Secondly, bilateral frictions in economy and trade are escalating. In terms of the global industrial chain, China and the U.S. are in complementary positions. Though in frictions, bilateral goods trade exceeded USD630 billion, while accumulative two-way investment exceeded USD240 billion in 2018. There is no denying that China and the U.S. are in trade frictions, attracting attention the world over. The U.S. is increasing tariffs on China’s export to the U.S. And China will respond with counter measures. There have been 11 rounds of negotiations between both parties. We hope that based on the sound principle of resolving disputes through consultation, the talks will result in an outcome acceptable to both peoples.
  Thirdly, the bilateral security deficit is increasing. China-U.S. disputes surrounding maritime and cyber security are standing out, reducing room for security cooperation. The U.S. sends warships and planes for so-called “freedom of navigation and over-flight” in relevant maritime areas. The U.S. has suspended a series of military cooperation, for example, it no longer invited China to the Exercise RIMPAC (Rim of the Pacific). As far as I know, cooperation of the two militaries started with joint maritime activities.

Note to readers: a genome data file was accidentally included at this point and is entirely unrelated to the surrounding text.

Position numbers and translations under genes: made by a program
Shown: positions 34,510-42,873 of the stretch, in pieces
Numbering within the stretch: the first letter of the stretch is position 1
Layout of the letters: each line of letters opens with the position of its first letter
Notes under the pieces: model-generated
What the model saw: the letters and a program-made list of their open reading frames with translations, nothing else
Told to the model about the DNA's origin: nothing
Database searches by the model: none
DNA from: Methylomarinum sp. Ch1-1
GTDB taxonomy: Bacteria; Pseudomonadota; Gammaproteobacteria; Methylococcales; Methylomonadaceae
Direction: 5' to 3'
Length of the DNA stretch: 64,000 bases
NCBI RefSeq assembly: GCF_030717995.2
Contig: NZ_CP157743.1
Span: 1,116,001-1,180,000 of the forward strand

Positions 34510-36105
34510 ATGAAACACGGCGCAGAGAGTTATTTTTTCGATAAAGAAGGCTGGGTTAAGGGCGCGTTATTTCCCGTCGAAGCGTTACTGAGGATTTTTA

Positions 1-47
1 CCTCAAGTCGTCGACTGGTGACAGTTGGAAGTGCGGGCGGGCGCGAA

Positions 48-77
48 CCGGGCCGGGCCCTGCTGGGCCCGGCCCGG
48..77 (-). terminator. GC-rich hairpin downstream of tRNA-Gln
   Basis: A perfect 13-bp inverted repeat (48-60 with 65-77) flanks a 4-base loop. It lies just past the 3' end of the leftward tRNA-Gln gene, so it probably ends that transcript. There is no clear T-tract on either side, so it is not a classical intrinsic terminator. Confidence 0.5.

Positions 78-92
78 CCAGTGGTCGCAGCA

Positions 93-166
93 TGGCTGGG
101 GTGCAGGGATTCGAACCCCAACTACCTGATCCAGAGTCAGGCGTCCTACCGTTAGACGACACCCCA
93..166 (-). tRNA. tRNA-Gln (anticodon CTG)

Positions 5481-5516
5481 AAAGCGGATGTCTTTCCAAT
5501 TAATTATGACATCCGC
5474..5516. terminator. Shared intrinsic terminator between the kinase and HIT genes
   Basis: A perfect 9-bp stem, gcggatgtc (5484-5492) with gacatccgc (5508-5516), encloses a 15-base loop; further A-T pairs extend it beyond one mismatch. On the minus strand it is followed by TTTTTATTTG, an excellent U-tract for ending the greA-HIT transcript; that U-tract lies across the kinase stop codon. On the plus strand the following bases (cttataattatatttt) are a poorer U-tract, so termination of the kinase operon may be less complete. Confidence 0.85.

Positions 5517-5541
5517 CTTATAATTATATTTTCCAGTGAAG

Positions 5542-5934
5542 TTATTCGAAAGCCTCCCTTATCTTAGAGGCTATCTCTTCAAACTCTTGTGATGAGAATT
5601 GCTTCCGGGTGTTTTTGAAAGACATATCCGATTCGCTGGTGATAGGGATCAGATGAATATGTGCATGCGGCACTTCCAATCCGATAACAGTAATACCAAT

Fourthly, bilateral technological cooperation faces obstruction. Over the past 40 years, regardless of the various limitations set by the U.S., bilateral technological cooperation has accomplished tangible achievements, which has benefited people in both countries. But now China is confused that the U.S. is strengthening the mechanism against China’s technological progress, groundlessly finding fault withMade in China 2025and even going all out to suppress Huawei, a private company, with no ground or good reason.
  Fifthly, people-to-people exchanges faces restriction. When we were inviting American scholars to this dialogue, some inquired whether they would be refused visa or detained by China. In recent months, Chinese scholars visiting the U.S. would from time to time get investigated by the FBI and have their visas cancelled. The above is just a tip of the iceberg of U.S. restrictions against normal exchanges of people. “The key to international relations lies in the friendship of the peoples, and the friendship of the peoples lies in heart-to-heart communication.” When people-to-people exchanges are blocked, how can one expect bilateral China-U.S. relations to remain stable and go forward? This is an important task posed to the decision makers and scholars.
  And here, let me share with you three points about the future development of China-U.S. relations.